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Tag : brand direct

What’s Behavior Change Marketing?

We can help people change their decisions and habits in ways that empower and delight them.

We combine the findings of behavioral economics, mobile clinical interventions, persuasion design, direct marketing, CRM, and decades of A/B split testing and optimizations into an integrated practice of behavior change marketing.

This video of our Chief recapping his time at the Yale Behavioral Economics Intensive dives into the topic in greater detail:

Want to learn even more about Behavior Change Marketing? These articles are a great place to start:

Behavior Change Science Update: Moral Reframing

What’s different about the one-in-a-thousand organization that thrives and outperforms? That builds a brand and inspires a movement?

Inspiring Action Brand of the Month: Duolingo

If you and your team are trying to build an inspiring action brand, or know anyone else who may find this helpful, feel free to share this amongst them. If you want to join the conversation yourself, reach out to us on twitter, we’d love to hear from you.

 

Welcome to the Direct Age.

People have never had access to so many amazing tools for connecting with organizations and services that can inspire them to achieve incredible things. Not so long ago, “consumers” were out there. Marketers needed to learn about their customers and their preferences from “the channel,” the sales team, or from expensive market research. They needed to be recruited through retail or sales. It was hard to know much about them as individuals. Today, your customer holds you in her hand. Texts you. Tweets you. You are the button she pushes. You are the apps she launches. You are the tool she uses to get from here to there. Physically. Emotionally. Mentally. You are your customer’s utility. Today, consumers have unprecedented direct access to the organizations that serve them. Equally, companies have unprecedented direct access to their customers and prospects. The direct age is the age of interactive selling. It’s the age of collaboration. It’s also the age of social customer service. If your service and your story works best for inspiring action in the customer, and if that action becomes habit, then you win.

We inspire greatness in individuals and in the companies that serve them through great direct experiences that inspire action.

 

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The Three KPIs That Matter

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This past week, my partner Lee Goldstein and I have been on a listening tour, immersing ourselves in the wisdom of some of the most accomplished marketers in the world.

Meeting with marketers is like ascending a mountain through clouds. In the middle, things can be foggy and confusing, but the view from the top is crystal clear.

 The clear message of top marketers?

 “There are three KPIs that matter:

The first is Cost-to-Acquire a Customer.

The second is Revenue-per-Customer.

And the third is Lifetime Value of the Customer.”

So said Jim Safka, former CMO of E*TRADE and CEO of Match.com.

Jim told us how he restructured his organization at Match from traditional “marketing and product” silos to a “one-leader-one-metric” system, with each of his key managers owning one of the three KPIs.

Ty Shay, CMO of LifeLock and former CMO of Squaretrade has had a very good month. A week ago, on November 28th, it was announced that SquareTrade will be acquired by Allstate for $1.4 billion dollars. Just a week earlier, Symantec announced it would acquire LifeLock in a deal worth $2.3 billion dollars.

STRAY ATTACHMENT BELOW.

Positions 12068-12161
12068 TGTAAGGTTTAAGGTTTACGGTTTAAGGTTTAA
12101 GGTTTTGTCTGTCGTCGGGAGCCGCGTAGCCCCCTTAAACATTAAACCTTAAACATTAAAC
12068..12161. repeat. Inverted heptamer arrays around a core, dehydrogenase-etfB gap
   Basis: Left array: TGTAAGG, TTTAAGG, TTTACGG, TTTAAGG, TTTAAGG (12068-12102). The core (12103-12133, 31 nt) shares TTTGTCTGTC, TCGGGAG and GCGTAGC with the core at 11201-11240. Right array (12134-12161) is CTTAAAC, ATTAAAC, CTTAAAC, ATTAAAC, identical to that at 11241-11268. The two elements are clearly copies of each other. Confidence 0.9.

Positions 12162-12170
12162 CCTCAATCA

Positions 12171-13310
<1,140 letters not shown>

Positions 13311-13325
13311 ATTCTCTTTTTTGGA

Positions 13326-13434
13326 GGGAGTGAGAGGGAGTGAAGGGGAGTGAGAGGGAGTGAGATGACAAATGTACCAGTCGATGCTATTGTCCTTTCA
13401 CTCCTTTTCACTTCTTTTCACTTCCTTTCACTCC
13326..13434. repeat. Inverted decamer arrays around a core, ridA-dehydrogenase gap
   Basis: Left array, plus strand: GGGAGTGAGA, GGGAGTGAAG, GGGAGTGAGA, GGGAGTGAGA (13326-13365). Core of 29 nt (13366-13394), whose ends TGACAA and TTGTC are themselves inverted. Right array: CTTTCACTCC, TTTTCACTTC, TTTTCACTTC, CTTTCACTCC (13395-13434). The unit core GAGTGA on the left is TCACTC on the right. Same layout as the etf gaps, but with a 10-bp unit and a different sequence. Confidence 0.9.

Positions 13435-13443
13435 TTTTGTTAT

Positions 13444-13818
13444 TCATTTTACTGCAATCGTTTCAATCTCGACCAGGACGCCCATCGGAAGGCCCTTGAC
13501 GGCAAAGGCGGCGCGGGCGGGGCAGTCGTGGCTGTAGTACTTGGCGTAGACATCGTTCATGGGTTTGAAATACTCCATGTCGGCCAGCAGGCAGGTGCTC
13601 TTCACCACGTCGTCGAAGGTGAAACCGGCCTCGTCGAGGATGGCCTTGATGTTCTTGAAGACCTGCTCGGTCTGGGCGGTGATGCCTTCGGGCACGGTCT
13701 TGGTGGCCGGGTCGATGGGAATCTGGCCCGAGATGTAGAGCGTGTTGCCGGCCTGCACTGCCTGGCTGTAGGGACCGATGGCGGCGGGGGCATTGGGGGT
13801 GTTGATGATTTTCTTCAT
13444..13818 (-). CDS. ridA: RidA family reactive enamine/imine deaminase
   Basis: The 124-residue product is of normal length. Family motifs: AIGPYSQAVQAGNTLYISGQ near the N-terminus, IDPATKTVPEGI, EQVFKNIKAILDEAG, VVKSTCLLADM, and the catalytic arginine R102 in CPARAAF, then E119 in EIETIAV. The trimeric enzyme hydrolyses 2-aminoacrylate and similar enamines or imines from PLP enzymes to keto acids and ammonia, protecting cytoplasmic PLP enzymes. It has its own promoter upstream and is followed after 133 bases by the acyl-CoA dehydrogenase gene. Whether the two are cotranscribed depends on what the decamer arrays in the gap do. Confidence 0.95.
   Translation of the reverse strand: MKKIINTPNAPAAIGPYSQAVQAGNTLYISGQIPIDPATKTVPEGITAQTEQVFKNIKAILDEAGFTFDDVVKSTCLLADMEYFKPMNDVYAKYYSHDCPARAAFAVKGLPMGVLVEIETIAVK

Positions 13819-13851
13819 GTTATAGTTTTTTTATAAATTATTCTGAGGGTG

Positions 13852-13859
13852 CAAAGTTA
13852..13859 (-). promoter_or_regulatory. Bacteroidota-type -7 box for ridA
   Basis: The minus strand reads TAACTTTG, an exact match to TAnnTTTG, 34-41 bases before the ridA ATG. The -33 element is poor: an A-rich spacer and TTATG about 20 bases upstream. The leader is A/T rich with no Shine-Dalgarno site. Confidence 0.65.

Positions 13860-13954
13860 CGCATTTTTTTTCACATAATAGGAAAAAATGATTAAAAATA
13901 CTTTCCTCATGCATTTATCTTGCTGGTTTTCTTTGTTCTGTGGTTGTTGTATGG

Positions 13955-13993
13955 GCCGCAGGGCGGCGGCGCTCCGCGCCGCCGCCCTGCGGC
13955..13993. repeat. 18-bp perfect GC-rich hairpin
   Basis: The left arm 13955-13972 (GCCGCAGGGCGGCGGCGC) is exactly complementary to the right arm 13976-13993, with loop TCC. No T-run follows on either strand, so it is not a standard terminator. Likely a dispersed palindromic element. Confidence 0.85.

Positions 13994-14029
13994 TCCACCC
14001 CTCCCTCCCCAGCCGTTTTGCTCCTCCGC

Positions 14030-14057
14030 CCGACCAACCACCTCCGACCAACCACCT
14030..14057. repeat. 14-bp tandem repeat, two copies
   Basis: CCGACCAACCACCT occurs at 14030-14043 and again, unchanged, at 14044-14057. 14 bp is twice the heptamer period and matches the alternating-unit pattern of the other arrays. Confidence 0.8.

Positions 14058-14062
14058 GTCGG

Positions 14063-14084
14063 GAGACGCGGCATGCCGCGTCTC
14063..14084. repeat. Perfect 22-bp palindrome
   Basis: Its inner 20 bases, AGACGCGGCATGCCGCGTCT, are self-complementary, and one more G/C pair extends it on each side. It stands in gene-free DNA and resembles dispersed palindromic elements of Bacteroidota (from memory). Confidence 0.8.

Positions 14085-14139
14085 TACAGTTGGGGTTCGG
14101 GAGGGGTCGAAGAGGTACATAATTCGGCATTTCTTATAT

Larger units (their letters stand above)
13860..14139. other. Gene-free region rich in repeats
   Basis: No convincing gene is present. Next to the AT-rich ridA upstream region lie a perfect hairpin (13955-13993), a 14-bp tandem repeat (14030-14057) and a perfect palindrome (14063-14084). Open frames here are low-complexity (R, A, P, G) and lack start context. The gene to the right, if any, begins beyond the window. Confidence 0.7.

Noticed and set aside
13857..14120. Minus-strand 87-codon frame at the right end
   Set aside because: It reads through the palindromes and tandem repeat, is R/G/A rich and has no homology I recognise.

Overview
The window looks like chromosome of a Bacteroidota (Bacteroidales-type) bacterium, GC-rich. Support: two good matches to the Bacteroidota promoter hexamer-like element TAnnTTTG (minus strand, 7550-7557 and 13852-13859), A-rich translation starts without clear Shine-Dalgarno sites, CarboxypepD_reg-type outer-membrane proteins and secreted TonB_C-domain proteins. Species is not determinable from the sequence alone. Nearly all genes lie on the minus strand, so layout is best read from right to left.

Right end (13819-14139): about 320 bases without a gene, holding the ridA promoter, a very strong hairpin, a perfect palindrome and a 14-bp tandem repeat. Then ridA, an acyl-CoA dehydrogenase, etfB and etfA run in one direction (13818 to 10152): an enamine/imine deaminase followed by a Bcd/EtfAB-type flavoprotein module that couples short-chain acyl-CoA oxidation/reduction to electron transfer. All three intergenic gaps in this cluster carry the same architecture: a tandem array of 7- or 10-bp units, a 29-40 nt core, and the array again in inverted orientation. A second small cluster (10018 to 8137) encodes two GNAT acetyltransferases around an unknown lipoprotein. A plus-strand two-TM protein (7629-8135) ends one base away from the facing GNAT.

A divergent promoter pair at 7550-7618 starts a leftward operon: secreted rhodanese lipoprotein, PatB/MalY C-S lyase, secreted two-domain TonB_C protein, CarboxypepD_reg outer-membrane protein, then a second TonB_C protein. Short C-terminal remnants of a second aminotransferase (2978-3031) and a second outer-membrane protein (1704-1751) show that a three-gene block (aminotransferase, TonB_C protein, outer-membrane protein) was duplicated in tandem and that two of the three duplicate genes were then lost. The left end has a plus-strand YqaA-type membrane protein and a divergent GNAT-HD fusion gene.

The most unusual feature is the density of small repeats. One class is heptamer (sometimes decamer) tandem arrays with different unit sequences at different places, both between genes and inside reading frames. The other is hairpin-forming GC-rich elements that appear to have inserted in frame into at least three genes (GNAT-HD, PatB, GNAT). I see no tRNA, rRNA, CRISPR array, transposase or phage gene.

We’d understand if Ty were focused on his stock and options at this time, but instead he too listed the three key measures – the very same KPIs that Safka cited.

“Cost-to-Acquire, Revenue-per-Customer and Lifetime Value – that’s the business,” said Shay.

Cost-to-Acquire is a pretty straightforward measure. How much do you have to spend on marketing to acquire a new customer? When we say that “we use inspiring action to drive brand value up and cost-per-acquisition down” – that’s what we’re talking about.

Revenue-per-Customer and Lifetime Value of a Customer are both measures of customer value, of course. The later (LTV) can be thought of as simply the gross profit-per-customer over the average customer tenure. Here’s an infographic on how to calculate LTV. 

In an ideal world, LTV would be the only measure driving the “allowable” – the maximum cost to acquire a customer profitably.

But, it’s not an ideal world, from a finance perspective. Most companies are working to shorter time horizons when calculating permissible marketing spends for acquisition, because most companies count on cash-flow to some extent to finance the ongoing operations of the company.

That’s where Revenue-Per-Customer comes in. Many companies pick monthly, quarterly or annual time periods. Within those periods, the total revenue divided by the total number of customers yields the Revenue-Per-Customer.

This is brand direct marketing.

But where does “brand” fit in? Brand lowers the cost to acquire a customer, while increasing lifetime value. Brand drives greater passion around every interaction, moving customers and influencers through sales funnel and lifecycle. Brand reduces friction in the funnel, speeding growth.

The Inspiring Action marketer, using modern brand direct marketing techniques, never sacrifices brand for revenue, or sales for brand. Instead, the standard is a synergy wherein the brand idea improves response and sales today, while building the brand for tomorrow.